On June 27th, over 30 international parliamentarians attended the Global Fund
Partnership Forum in São Paulo, Brazil. At the conclusion of the Forum, attendees adopted a statement titled, São Paulo Parliamentary Declaration On Access To Medicines And Other Pharmaceutical Products. It aims to achieve many things, including a commitment to:
Oppose, and refrain from pursuing or adopting, provisions in bilateral and regional trade and investment agreements, that would undermine access to medicines and other pharmaceutical products, including provisions that would further limit the use of policy options such as compulsory licensing and parallel importing; data exclusivity restrictions; linkage between patent status and registration of generics; patent term extension; and enforcement measures and investment provisions that include intellectual property rights.
While stated commitments serve to send a clear political message, how well do they translate into action?
The most significant public health amendment to the TRIPs Agreement–known as the Doha Declaration–has yet to result in equitable access. Although 60 countries have utilized TRIPs flexibilities in order to gain access to lower cost drugs, the global intellectual property (IP) system continues to flex its muscle and effectively block affordable access. While there have been tremendous gains in the global scale up of essential medicine, particularly for HIV drugs, equitable access still remains precarious at best. There are many reasons for this, one of which is the movement toward greater IP protection, known as “TRIPS plus”, which essentially looks like the TRIPs agreement on steroids.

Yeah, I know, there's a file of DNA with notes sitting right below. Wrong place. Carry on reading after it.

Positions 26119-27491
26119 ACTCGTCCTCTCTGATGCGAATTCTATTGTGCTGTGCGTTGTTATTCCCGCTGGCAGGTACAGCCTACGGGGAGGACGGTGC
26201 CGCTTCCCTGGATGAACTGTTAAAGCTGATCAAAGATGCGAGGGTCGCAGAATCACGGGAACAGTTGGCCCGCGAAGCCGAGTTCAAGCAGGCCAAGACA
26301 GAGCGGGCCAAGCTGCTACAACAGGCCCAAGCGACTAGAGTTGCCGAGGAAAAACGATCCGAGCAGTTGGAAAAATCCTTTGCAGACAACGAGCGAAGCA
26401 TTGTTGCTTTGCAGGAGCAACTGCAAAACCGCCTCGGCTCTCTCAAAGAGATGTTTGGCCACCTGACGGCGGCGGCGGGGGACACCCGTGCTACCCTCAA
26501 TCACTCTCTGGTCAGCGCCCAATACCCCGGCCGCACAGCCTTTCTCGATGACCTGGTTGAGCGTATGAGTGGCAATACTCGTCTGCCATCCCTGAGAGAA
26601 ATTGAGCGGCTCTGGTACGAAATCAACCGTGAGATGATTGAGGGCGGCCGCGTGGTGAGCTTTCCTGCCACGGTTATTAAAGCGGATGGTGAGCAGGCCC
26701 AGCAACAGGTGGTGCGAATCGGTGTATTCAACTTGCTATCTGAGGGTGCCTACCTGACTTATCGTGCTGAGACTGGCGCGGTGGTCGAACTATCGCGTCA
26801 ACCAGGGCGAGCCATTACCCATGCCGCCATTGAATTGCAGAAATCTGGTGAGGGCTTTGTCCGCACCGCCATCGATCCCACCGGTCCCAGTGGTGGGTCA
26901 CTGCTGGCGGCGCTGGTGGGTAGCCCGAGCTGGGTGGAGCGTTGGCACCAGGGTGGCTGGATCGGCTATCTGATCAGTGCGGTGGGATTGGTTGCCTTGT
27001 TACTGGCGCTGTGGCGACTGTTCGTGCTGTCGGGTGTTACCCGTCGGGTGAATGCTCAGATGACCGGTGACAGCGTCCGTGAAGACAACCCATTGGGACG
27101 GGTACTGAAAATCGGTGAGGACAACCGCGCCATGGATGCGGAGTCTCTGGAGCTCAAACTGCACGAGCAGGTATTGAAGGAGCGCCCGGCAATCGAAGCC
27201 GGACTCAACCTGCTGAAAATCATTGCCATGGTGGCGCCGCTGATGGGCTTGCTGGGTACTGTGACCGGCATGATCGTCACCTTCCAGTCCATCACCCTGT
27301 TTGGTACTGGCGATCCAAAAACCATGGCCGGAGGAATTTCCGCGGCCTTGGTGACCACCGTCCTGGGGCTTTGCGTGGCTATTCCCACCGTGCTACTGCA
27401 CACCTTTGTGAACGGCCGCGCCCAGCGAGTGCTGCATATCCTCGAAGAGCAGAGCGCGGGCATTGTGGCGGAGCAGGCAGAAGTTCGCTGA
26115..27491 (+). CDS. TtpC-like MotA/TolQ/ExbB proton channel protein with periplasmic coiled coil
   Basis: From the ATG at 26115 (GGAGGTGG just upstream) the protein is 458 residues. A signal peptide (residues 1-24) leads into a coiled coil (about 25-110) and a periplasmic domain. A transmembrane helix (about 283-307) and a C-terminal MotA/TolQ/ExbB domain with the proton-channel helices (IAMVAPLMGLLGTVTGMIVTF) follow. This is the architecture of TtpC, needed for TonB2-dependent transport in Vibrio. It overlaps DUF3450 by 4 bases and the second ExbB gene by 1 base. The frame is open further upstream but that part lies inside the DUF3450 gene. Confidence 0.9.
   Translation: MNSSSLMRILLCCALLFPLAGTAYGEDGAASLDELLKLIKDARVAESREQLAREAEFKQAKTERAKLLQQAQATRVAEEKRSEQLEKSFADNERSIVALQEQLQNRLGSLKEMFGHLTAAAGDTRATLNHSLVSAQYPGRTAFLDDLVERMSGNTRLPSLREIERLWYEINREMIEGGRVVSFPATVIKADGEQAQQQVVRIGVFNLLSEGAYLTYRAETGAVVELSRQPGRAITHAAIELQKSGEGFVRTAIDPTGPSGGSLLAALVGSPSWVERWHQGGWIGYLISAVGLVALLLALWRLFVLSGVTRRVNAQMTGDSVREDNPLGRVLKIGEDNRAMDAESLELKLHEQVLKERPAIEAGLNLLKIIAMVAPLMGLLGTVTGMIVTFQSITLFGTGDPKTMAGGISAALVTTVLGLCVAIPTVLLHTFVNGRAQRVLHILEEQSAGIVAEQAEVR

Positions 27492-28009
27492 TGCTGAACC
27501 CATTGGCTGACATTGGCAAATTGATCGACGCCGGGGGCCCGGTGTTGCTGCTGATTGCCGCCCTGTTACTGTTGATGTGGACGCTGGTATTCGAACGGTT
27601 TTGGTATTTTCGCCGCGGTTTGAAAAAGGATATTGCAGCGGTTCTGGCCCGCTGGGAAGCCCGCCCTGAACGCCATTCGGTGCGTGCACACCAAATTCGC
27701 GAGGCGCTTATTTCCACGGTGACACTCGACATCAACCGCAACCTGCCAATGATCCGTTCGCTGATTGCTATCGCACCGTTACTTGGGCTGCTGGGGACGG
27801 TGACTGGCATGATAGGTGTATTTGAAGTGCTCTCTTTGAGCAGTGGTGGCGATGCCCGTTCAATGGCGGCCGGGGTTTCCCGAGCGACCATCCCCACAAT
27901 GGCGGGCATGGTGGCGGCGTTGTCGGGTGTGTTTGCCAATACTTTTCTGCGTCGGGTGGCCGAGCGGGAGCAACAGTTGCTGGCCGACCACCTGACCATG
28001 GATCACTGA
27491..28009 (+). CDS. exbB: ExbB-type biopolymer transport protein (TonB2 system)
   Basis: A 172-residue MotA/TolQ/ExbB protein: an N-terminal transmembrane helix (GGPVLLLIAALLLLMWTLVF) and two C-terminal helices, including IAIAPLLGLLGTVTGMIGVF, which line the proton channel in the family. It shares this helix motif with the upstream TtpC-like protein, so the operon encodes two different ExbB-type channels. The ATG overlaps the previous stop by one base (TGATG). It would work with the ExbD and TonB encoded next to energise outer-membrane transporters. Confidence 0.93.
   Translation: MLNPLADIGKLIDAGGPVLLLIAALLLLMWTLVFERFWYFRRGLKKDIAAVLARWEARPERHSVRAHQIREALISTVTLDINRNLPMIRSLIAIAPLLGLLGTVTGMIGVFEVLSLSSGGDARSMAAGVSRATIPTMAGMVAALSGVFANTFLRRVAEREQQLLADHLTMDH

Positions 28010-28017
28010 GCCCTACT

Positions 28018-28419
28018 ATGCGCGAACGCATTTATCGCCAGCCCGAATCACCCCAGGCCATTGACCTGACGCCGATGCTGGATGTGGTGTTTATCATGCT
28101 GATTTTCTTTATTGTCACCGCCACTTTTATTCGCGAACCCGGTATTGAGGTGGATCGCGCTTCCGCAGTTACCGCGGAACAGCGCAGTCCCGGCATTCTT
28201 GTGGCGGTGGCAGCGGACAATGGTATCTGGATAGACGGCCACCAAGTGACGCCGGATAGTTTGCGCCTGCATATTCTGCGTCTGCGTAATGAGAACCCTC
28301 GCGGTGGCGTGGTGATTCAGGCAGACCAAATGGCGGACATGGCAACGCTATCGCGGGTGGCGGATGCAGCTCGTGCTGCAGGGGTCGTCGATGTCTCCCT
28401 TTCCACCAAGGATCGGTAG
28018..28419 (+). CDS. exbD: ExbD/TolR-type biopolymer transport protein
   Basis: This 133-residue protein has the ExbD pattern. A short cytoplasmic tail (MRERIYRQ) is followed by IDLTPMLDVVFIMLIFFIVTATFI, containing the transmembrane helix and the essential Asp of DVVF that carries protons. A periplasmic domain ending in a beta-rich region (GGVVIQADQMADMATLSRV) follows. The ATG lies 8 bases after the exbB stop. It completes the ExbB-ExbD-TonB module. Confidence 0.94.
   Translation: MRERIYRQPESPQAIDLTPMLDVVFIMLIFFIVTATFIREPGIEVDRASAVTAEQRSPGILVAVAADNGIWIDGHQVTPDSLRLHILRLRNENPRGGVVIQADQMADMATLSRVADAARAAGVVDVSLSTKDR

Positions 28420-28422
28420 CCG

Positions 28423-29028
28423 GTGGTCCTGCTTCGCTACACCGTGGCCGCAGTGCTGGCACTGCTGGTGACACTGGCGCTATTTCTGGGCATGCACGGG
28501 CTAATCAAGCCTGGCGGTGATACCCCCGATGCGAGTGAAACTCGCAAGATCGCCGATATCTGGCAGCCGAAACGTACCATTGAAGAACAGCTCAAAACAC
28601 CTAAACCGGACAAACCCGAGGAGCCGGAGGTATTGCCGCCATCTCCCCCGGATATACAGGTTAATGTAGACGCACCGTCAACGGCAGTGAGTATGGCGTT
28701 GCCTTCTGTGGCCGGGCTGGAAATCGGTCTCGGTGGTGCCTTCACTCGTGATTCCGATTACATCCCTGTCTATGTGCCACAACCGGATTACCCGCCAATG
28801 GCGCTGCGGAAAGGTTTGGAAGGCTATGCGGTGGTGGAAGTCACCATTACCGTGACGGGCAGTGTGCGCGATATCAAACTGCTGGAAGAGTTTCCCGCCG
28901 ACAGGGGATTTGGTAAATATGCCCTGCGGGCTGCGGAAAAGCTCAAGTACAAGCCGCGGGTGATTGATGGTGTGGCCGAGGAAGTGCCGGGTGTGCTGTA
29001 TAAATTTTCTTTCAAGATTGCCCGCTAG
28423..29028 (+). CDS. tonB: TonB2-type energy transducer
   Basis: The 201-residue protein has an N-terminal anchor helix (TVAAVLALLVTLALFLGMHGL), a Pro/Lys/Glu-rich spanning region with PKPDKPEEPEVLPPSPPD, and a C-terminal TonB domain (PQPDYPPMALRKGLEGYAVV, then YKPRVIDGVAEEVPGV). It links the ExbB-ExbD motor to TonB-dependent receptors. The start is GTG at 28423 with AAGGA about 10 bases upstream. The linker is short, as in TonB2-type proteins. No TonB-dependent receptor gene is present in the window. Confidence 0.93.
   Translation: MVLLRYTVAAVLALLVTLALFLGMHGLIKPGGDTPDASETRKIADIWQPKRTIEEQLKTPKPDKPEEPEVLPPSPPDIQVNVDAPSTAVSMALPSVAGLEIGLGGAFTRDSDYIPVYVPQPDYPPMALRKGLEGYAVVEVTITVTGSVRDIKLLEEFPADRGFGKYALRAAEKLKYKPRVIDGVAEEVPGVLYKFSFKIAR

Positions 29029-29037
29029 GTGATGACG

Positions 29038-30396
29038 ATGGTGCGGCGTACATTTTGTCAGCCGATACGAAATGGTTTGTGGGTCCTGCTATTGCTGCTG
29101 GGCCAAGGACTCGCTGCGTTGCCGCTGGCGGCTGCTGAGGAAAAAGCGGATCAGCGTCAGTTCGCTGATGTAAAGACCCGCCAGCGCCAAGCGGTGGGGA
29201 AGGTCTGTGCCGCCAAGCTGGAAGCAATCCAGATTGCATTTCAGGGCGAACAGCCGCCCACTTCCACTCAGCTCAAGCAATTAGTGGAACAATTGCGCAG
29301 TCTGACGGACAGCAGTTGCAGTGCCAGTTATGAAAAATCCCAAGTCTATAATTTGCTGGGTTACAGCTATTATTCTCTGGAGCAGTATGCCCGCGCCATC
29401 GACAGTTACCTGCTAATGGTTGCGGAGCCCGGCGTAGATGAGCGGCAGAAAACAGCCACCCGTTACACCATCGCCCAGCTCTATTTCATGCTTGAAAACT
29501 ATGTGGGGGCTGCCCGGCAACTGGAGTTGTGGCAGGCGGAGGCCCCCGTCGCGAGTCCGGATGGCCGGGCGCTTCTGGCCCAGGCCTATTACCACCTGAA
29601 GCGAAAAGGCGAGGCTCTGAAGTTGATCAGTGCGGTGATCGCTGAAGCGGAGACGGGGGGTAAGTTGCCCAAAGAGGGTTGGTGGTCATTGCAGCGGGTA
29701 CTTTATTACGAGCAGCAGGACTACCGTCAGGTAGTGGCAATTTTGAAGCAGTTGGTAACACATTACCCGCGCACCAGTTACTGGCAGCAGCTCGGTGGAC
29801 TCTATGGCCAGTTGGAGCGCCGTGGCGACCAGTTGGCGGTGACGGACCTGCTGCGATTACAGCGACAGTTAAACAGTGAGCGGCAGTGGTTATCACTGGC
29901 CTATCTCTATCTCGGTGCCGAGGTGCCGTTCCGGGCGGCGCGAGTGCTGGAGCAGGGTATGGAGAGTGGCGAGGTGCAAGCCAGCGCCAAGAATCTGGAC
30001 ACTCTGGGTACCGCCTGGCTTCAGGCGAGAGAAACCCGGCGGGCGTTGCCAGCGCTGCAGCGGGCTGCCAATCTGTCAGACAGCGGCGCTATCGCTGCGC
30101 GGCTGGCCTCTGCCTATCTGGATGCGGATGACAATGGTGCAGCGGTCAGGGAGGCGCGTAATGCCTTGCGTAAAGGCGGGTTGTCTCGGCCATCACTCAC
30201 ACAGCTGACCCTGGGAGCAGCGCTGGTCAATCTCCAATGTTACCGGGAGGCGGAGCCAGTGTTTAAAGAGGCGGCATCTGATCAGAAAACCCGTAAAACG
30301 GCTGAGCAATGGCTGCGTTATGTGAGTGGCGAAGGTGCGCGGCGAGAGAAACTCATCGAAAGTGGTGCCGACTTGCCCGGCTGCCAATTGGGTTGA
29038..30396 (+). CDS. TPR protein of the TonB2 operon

While the São Paulo Declaration gives me hope that smart people with political leverage are going to bat for a great cause, I wonder how much impact it will have on access. Is this (and other stated declarations) a necessary first step toward equitable access, or better yet, global IP reform? Or will it become just another optimistic statement that will crumble in the face of stringent IP rules that have systematically failed to meet the health needs of the global poor?